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Santa Fe Newly Elected Councilor Slammed for Buying Gift Cards With Public Funds

Katherine Miller

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Santa Fe Newly Elected Councilor Slammed for Buying Gift Cards With Public Funds

Jamie Cassutt-Sanchez, a newly elected city councilor from Santa Fe, has faced backlash on social media after her campaign finance report showed misuse of public funds. The report mentions that Cassutt-Sanchez spent $220 out of $15,000 she was given as public finance, for buying gift cards for her volunteers

Candidates in elections to the City Council are given $15,000 of taxpayer money as public financing, to allow candidates from all economic classes to fight elections by leveling the field. The candidates get a similar amount of taxpayer money to reach out and engage with the public. The City also contributes an amount equivalent to the private contributions raised by a candidate.

Defending her actions, Cassutt-Sanchez said she wanted to show her appreciation to her volunteers as they had spread out in the community to know about everyday problems that people in her constituency were facing. They then apprised her so she could make more informed decisions about solutions to their problems and then seek their votes for implementing those solutions.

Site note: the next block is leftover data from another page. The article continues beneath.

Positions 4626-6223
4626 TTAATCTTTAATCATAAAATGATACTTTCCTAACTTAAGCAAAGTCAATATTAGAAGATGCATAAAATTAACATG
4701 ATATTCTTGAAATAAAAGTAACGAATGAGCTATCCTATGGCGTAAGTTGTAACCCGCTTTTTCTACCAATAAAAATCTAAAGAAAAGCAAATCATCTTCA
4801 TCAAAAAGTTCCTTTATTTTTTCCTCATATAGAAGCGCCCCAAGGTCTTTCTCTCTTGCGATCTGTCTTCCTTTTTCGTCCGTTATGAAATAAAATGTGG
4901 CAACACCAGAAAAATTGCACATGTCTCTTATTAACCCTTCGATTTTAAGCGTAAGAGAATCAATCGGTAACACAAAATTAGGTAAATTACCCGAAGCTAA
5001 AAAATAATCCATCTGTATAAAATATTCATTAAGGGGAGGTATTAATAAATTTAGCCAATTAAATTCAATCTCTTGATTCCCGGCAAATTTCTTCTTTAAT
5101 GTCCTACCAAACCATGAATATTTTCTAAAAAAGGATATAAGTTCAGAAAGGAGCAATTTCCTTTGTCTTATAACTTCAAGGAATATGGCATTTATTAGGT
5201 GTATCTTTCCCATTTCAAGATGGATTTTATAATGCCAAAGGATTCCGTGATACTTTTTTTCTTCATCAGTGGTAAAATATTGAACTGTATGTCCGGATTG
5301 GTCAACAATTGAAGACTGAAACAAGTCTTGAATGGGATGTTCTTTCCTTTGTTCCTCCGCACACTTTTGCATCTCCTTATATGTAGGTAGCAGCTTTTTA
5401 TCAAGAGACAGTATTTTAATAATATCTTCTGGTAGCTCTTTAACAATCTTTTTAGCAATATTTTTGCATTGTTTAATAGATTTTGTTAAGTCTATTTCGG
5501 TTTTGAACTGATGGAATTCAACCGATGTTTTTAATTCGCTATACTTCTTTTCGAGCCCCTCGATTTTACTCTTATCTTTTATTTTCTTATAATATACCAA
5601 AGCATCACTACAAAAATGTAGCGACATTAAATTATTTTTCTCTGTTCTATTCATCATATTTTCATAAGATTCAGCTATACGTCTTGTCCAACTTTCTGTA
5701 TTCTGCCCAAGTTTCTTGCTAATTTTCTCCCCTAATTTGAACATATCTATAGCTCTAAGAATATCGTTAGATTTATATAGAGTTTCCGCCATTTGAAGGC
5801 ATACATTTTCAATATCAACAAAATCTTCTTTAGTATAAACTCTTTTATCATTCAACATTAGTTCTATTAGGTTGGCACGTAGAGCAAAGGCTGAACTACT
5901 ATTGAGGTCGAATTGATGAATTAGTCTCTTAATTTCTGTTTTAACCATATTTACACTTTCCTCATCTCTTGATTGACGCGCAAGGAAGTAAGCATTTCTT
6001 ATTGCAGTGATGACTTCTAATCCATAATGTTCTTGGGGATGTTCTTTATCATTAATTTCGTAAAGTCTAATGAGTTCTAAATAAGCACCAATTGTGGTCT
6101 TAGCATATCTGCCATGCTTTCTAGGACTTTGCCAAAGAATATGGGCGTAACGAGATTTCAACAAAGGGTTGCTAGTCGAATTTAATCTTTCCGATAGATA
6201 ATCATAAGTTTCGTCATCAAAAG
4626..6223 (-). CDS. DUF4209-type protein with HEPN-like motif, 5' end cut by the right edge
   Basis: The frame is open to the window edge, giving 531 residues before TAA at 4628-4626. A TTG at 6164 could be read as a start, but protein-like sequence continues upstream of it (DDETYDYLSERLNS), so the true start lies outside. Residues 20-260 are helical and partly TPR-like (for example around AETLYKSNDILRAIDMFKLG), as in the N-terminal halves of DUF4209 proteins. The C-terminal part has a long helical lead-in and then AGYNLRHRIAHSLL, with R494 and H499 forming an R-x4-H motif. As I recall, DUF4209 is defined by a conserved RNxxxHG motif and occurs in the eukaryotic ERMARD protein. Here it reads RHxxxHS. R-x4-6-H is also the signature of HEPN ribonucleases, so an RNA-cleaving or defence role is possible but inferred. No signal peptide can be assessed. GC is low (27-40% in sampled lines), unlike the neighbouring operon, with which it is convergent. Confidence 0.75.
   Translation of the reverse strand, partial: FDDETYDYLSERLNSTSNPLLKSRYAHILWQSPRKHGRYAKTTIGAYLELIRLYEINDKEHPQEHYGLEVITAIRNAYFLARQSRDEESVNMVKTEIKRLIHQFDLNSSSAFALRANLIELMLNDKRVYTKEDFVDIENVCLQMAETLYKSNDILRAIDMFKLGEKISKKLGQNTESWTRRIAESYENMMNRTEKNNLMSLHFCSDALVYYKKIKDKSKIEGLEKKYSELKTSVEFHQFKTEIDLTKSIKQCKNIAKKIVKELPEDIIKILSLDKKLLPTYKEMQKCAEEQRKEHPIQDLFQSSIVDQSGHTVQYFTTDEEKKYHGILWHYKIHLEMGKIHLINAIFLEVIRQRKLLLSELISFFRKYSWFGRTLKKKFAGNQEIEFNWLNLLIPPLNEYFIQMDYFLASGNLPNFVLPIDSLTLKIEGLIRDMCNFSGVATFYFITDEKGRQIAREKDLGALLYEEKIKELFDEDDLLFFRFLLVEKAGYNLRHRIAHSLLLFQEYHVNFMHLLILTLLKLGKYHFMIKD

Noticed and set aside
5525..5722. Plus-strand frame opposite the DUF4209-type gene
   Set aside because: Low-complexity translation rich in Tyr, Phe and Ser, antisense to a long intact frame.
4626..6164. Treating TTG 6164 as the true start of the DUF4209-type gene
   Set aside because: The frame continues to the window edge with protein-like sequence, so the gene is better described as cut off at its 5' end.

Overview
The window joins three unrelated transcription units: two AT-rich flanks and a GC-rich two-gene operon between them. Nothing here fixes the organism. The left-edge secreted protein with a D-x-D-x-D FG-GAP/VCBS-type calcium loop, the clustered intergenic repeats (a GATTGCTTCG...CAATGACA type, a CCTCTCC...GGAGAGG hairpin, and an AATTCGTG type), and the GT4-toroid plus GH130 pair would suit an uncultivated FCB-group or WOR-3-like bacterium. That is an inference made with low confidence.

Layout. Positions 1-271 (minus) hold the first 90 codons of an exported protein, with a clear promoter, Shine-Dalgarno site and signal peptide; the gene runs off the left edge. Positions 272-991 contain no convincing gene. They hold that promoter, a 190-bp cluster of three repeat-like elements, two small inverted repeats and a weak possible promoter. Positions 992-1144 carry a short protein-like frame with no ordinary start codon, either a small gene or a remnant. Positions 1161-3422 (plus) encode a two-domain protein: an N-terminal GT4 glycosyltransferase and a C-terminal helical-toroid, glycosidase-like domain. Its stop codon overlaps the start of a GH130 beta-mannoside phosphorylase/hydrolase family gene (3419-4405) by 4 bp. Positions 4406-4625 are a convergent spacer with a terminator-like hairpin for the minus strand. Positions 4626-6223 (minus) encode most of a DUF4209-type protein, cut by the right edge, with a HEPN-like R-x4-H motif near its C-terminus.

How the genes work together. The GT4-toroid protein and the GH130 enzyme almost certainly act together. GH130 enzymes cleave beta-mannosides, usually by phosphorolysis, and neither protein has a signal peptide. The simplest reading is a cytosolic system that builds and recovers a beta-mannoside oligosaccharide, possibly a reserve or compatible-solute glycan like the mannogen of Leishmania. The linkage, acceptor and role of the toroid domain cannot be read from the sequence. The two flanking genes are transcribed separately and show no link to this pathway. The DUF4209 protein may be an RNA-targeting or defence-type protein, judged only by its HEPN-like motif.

She said,

They also helped me get a better understanding of what are some of the issues that our voters are facing, what are the things that they are hoping to get out of a city councilor.

She emphasized that the principle behind public financing of elections was to stop the influence of money in elections implying that she could only be accused of an error of judgment and not a violation of that principle as she had already won the election.

City Council spokeswoman Lilia Chacon laid out the legal position over the row, saying,

Publicly financed candidates and the use of payments from the fund must be used exclusively to pay expenses incurred in furtherance of the current campaign.

Cassutt-Sanchez also stressed that the cards were bought from a local coffees shop, perhaps suggesting that it was her way of boosting the local economy and hence, should be overlooked.

Lastly, Cassutt-Sanchez pointed out that to qualify for receiving public financing, the candidates had to collect $750 in private donations, and she had collected and handed over $900 to the City. The extra amount she collected would make the amount spent on the cards too minuscule to even consider.

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